Got an idea to boost cycling in London TFL want to hear

Funding available for community cycling projects that will get more people on bikes

by Tony Farrelly   March 20, 2009  

London traffic © Jank1000 | Dreamstime.com

If you live in London and you've got a good idea for promoting cycling in the capital Transport for London (TFL) would like to give you some money, but you need to hurry the deadline for applications is in two weeks time on 3 April.

Transport for London (TfL) is calling all Londoners and organisations that are passionate about cycling in the Capital to submit applications for grants of up to £5,000 to help them promote cycling activities in their communities.

The fund, is administered by the London Cycle Campaign (LCC) and is designed to assist the development of events and projects that encourage people to ride bikes and to make cycling an activity that is open to all Londoners.

If you've got an idea that is aimed at building the confidence of infrequent or new cyclist from all types of backgrounds – especially women, children and young people they particularly want to hear from you. Research by Sustrans released last week showed that young women aged 16-24 were amongst the least likely groups to contemplate riding a bike.

Here are some suggestions on what cycling projects could involve from the LCC website:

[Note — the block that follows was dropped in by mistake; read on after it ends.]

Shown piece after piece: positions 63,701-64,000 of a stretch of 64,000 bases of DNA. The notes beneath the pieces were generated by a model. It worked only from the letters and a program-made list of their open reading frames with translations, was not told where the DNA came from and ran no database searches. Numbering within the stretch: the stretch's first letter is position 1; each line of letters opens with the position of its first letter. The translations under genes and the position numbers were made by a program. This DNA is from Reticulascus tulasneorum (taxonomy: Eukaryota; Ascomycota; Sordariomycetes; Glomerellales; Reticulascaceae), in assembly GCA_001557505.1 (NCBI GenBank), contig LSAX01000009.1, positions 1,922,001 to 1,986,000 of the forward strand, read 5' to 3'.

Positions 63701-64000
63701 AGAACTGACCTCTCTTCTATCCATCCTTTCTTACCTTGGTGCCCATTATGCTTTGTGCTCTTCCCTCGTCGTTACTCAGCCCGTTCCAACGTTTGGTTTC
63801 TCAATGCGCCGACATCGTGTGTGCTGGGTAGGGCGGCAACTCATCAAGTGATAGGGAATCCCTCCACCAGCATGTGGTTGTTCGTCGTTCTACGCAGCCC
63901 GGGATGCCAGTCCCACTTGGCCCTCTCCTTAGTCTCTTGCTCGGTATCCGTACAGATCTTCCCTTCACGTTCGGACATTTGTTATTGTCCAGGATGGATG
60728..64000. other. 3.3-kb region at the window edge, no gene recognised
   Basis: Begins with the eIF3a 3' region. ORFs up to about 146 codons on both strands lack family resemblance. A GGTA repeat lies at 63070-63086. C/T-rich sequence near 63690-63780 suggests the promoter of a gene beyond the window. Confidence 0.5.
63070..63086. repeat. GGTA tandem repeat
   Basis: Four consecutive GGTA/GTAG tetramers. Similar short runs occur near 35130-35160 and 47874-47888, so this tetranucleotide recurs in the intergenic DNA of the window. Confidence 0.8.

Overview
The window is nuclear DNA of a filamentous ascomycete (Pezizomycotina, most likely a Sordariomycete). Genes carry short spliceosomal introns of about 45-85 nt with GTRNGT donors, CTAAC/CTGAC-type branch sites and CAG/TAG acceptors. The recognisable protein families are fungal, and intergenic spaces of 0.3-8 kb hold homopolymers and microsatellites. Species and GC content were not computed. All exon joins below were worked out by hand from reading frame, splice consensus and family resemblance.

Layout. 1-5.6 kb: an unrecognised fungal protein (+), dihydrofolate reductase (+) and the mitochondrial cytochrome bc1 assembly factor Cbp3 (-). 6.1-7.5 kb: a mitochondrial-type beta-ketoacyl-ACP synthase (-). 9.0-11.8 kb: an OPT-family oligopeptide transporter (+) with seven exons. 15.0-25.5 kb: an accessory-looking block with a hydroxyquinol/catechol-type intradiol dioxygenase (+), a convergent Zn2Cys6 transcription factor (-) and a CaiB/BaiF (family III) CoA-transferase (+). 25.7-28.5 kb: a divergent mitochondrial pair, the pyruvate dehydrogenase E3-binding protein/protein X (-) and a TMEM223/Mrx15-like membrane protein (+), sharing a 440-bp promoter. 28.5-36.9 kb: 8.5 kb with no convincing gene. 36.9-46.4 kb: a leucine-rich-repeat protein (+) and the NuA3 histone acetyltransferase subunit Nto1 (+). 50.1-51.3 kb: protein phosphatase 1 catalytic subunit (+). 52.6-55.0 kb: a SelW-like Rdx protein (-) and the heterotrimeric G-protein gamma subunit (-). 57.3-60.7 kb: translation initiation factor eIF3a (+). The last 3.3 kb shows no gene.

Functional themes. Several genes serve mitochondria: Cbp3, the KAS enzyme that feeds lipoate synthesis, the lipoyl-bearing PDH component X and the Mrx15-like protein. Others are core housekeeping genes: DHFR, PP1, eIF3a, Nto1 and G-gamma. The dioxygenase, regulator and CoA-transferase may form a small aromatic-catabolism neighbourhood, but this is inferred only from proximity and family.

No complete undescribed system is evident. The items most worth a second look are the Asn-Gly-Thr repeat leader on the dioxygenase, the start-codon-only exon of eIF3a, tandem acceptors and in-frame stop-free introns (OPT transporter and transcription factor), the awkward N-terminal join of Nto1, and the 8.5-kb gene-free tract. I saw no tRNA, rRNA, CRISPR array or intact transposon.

• cycle recycling through bike maintenance workshops
• cycle riding skills to build confidence
• learning how to ride a bike
• fun leisure rides to improve health and fitness
• creating cycling facilities to gain access to local shops and facilities
• establishing a pool of bikes for use in your community
• training local community members in cycle-related skills
• promoting cycling as a mode of transport

Peter McBride, Head of Cycling, Walking and Accessibility, at TfL said: “We believe cycling offers fantastic potential for change and want to help you turn your ideas into actions - the Community Cycling Fund for London is there to help you achieve this.”

London Cycling Campaign Community Cycling Officer Rosie Tharp said: “We can help groups and organisations plan cycling projects and events that will enable everyday Londoners to experience the joys of riding a bike. If you have an idea, we can help you turn that idea into a successful funding bid so please get in touch to see how we can help.”

TFL has set itself the target of a 400 per cent increase in cycling from 2000 levels by 2025 which would equate to five per cent of all journeys in the capital. There are currently an estimated 500,000 cycle journeys a day in London an increase of 91 per cent since 2000.

To find out more, and for an application visit the Community Cycling Fund page on the LCC website